There are millions of ways you can plan your HIIT workout. The goal of these workouts is to have a burst of exertion for 30-45 seconds with a break of 15-30 seconds afterward.
As you may have noticed already, this is exactly how you move around during a soccer match.
Cone drills are as effective for building cardiovascular endurance as strengthening skills and dribbling. There are a few different ways to design your cone drills, but here’s the easiest and most widely used.
Pick up four cones and place them on the 5-, 10-, 15-, and 20-yards markers from your position.
Start by sprinting up to the first cone at the 5-yards mark and break your sprint as close to the marker as you can. Then move around it and jog back to your starting point.
As you reach the starting point, turn around again and sprint to the next marker at 10-yards. Repeat the movement for all markers and keep going for 15-30 minutes, or until you get tired.
Such exercises will help build your cardiovascular endurance since you’re in a continuous state of motion. They will also strengthen your fast-twitch muscle fibers and joints from sprinting and turning, which are a great compliment to your soccer performance.
Swimming is an ideal exercise for your entire body. It works your lower body, upper body, back, and core simultaneously.
It is mainly a cardiovascular exercise to build endurance. But, since you’ll have to work your arms and legs against water, it involves a fair bit of strength building as well.
Once you’re done with your routine training and workout, it’s a great way to cool down your body while also working out your muscles at the same time. A big part of swimming is holding your breath underwater while waiting for the next stroke.
This is what improves your lung capacity and makes your oxygen circulation to the blood more efficient. On the pitch, it means more cardiovascular endurance.
Stair climbing is an intense workout that is popular for building cardiovascular endurance, core, and lower body strength. A few sets before you begin your training day and a few sets after should make a significant improvement in your endurance in just over eight weeks.
The practice is as simple as the theory. Find a staircase at least 50 steps high, and run it up with all your might. Once you reach the top, take a deep breath and slowly walk your way down.
Repeat the process ten times to complete one set or one circuit.
Stairs at stadiums are an ideal place to practice this. However, if your team doesn’t have its own stadium yet, you can even use an elevated road or a hill as a replacement for the workout.
Stair climbing drains your muscles of energy, but it also keeps you in a continuous motion. That constant motion is what improves your cardiovascular health. You’ll also be strengthening your core and quads as you tread up and down the stairs.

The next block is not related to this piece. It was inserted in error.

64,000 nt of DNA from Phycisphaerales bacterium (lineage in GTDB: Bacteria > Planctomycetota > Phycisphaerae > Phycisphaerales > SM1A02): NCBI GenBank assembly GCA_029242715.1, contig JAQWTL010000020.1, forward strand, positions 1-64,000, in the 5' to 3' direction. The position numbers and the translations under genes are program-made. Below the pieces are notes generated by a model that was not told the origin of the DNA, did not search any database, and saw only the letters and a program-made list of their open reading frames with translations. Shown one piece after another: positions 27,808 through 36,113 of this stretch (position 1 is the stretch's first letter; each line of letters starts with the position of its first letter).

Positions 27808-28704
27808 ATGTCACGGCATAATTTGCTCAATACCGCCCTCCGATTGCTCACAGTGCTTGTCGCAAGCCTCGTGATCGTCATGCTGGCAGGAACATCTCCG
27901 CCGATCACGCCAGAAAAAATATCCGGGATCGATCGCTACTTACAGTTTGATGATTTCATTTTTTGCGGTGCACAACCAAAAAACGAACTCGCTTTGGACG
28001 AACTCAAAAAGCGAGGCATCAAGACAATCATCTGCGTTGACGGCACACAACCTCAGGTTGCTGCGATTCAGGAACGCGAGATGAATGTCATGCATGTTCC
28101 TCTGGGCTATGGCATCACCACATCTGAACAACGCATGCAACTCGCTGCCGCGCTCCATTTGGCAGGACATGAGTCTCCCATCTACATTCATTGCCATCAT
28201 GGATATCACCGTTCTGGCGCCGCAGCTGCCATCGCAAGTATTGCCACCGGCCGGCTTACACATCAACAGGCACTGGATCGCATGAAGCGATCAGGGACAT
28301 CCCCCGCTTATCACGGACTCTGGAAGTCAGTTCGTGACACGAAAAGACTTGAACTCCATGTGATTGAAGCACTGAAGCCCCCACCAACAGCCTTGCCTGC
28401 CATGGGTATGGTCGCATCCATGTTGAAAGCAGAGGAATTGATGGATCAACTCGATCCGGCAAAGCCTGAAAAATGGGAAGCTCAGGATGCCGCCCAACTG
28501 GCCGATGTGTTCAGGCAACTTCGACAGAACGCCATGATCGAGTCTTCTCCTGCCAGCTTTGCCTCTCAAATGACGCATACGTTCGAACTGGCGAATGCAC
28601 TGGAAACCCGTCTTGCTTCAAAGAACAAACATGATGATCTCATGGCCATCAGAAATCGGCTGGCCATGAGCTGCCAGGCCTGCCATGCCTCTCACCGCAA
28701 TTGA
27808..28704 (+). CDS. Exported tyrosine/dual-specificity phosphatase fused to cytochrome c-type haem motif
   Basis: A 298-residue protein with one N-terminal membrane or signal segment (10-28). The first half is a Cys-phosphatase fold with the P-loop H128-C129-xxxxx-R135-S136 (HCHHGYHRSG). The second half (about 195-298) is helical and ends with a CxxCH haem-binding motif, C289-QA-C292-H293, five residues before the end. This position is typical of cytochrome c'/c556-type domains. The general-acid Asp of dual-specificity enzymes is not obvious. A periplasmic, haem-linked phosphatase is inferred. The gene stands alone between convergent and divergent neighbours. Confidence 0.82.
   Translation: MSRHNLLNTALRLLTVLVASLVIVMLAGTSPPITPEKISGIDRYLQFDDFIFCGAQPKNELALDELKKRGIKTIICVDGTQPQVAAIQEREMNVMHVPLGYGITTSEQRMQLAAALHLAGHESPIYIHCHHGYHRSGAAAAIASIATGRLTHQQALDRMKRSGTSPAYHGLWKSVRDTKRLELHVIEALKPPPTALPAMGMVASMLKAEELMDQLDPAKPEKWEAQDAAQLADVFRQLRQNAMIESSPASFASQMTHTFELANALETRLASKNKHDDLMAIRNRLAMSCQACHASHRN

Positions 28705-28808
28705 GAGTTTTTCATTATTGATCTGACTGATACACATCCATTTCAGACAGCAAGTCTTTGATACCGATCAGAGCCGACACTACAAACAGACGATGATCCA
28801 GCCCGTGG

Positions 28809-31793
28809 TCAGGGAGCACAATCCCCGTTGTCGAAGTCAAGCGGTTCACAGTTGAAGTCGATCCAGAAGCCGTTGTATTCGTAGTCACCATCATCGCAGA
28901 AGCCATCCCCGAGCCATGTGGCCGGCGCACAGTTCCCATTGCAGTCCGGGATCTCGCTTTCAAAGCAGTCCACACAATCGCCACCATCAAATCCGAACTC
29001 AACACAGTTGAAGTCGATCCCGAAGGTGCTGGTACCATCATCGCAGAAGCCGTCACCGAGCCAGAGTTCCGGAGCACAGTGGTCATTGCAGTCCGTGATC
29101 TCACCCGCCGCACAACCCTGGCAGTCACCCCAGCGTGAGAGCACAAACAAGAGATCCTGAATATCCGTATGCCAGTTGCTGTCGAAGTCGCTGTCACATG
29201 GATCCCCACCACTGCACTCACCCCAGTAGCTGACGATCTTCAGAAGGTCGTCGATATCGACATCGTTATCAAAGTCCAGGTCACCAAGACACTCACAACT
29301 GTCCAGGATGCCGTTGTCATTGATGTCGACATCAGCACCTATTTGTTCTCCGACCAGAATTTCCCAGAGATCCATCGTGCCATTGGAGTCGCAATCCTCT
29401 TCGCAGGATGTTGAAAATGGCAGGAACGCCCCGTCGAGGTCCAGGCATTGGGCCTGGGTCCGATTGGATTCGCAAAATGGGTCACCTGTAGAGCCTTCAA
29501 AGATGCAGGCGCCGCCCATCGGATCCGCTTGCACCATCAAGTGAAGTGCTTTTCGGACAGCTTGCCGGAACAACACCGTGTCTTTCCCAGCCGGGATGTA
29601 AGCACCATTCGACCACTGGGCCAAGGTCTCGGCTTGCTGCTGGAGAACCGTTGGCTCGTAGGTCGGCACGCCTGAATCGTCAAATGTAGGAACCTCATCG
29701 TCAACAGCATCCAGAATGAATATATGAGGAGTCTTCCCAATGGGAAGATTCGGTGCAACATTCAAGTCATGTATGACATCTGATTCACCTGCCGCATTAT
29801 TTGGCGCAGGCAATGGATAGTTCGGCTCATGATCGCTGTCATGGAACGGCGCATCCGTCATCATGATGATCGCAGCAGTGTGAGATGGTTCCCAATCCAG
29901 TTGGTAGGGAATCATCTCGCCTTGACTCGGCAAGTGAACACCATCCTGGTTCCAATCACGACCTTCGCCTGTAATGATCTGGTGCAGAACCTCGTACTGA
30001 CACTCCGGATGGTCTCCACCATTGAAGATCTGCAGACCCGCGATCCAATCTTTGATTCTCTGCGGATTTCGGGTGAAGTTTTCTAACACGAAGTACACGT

Does weightlifting help build cardiovascular endurance for soccer?
Lifting weights has long been considered counterproductive for building cardiovascular endurance in soccer. Thanks to the new generation of fit soccer pros like Hulk, Cristiano, and Bale, that myth is long busted.
If you lift weights while keeping your cardiovascular strength as a target, your gym sessions can improve your endurance in general.
That’s to say, if you train the specific muscles that you use for your cardiovascular endurance, like the quads, calves, and core, they’ll improve your overall performance.
Having a stronger core or lower body is crucial for high endurance performances. You can only train these muscles to an extent in your traditional cardio workouts.
After your threshold point, you need to include weight lifting into your workout routine to certain muscle groups in specific. Having stronger quads and calves from weight lifting will improve your capacity to perform repetitive movements.
They even add up decently to your overall strength when playing soccer or when trying different workouts. So, yes. Weight lifting does help build cardiovascular endurance for soccer.
An ideal soccer workout routine includes a good mix of cardio and weights.
Cardiovascular endurance is often mistaken as the sole physical requirement for playing soccer. While there is a fair bit of running involved in soccer, it is never in a monotonous pattern to be driven by cardio alone.
There are many complex movements in soccer, like turning, stopping, and jumping. These movements require much more focus and training as they prevent you from injuries and improve your game performance.
However, you build cardiovascular endurance naturally when trying a mix of different drills and workouts designed for soccer. If you’re doing that, there really is no need for you to add hours of running to your workout.
It will only exhaust your muscles more than they need to be and leave you with little energy for the training and drills that are needed for playing soccer in addition to making you more prone to injuries.
Hi there, I’m Jay.
Soccer is everything in my life! My friends and I have created this blog with all our enthusiasm, passion, and understanding after years of playing pro soccer. Hope you will enjoy it!